Manny’s Mood Clouds

Manny’s Mood Clouds
Lourdes Ubidia
Jessica Kingsley Publishers

We learn about Manny’s moods through the eyes of his younger brother Elijah. He tells how his brother’s emotions are very quick to change and with it the way in which he acts; they’re so big they seem like coloured clouds that hover above his head. When he’s angry the cloud is red (that’s when Manny feels most frustrated); a blue cloud signifies sadness – then Manny wants to be left alone. A purple one comes when he experiences panic and is scared of everything; yellow represents happiness – Manny is ‘so happy he doesn’t know what to do with himself.’

Yes we all have little clouds, explains his brother but the difficulty for Elijah is the unpredictability of his brother’s mood changes. These aren’t like other people’s clouds, these are so big they’re overwhelming.

Their supportive parents decide eventually that Manny needs more help from someone with specialist knowledge so they take him to meet a therapist. She says that Manny has what is called a ‘mood disorder’ and gradually with her help, along with the support of his empathetic parents and sibling, he can be helped to work through his feelings. No, Manny’s clouds cannot be completely eradicated, but there are practical coping strategies that the brothers can do together.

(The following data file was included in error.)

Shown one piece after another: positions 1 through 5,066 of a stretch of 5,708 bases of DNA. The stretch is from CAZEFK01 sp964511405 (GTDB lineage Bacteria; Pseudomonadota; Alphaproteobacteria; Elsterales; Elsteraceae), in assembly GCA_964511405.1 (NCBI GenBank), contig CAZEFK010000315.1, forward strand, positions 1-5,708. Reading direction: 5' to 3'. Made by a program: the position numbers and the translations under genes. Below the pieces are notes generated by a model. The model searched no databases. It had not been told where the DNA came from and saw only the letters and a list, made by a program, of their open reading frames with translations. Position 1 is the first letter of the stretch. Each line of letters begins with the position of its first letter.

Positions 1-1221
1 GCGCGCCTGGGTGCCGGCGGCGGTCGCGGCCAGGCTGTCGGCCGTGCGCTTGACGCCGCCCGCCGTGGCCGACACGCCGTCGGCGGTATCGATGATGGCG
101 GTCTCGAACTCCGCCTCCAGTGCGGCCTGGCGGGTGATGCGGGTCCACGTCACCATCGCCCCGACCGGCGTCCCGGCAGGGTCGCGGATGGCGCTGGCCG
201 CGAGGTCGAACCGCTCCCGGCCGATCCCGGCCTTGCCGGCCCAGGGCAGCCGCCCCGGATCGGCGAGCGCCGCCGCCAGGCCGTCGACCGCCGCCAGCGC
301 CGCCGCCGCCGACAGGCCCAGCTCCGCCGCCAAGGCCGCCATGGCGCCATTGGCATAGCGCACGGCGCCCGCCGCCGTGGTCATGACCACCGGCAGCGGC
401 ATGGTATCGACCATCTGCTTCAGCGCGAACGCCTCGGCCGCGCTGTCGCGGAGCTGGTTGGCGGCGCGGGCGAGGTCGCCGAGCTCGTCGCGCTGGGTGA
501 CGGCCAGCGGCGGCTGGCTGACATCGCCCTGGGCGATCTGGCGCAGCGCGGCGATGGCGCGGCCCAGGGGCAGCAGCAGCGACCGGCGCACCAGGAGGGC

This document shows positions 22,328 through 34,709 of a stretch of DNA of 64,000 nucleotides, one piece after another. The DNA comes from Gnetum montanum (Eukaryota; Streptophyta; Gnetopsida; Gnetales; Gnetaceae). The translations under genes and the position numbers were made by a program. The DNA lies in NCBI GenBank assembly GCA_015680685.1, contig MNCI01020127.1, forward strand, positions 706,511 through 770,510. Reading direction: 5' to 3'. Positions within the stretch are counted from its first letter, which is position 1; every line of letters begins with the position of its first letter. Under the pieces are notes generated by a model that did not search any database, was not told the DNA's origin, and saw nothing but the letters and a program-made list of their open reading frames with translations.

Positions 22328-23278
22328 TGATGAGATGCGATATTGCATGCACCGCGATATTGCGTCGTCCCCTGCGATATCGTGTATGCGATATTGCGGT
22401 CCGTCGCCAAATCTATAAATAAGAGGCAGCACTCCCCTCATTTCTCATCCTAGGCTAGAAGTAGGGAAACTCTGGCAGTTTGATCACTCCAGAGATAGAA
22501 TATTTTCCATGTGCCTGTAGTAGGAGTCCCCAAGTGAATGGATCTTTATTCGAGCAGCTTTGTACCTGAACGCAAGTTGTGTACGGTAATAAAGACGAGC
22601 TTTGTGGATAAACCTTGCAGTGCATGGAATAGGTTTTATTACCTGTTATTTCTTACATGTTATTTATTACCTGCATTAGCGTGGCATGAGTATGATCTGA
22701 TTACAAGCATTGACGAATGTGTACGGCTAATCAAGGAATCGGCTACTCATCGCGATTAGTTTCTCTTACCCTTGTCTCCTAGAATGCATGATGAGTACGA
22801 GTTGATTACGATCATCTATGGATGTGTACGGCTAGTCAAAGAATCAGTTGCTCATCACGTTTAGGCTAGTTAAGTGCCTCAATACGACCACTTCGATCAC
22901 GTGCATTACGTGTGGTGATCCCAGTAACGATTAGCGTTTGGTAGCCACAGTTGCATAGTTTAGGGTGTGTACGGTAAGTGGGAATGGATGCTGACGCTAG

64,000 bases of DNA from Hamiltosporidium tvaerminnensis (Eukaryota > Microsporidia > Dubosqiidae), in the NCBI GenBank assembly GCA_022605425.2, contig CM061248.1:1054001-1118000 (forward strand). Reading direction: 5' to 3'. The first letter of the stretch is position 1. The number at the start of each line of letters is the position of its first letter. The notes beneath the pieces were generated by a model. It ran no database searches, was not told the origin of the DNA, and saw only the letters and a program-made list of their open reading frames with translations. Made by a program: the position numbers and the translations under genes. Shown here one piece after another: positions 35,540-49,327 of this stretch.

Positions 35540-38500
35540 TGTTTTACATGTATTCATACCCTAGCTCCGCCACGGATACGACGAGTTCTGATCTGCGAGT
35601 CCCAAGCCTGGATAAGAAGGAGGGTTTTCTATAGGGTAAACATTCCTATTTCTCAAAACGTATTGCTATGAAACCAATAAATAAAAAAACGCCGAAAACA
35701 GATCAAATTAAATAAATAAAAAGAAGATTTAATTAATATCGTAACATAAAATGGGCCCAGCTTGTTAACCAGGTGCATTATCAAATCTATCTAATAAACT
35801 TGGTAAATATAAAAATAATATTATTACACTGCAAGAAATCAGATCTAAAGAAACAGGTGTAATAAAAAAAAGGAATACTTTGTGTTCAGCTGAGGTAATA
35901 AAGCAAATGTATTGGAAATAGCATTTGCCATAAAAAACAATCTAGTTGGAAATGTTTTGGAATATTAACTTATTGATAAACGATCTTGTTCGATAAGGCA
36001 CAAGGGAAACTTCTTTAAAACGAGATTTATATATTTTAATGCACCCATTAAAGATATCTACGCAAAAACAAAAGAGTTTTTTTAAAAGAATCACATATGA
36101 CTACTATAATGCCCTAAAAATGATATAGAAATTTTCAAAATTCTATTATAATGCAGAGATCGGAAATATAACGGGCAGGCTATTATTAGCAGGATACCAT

The examples given in the book are matched with the colours of Manny’s clouds which is especially helpful for families looking to support a child. It’s good to see that there’s a final spread showing a variety of other people who have mood clouds

The tone of the narration is a matter of fact one and the accompanying bright cartoon style illustrations keep the tenor of the book light and accessible for young children.

Backmatter written by clinical psychologist, Aimee Daramus offers some useful resources and tips for parents and carers of children with mood disorders.

 Lourdes UbidiaManny’s Mood Cloudsmood disorder

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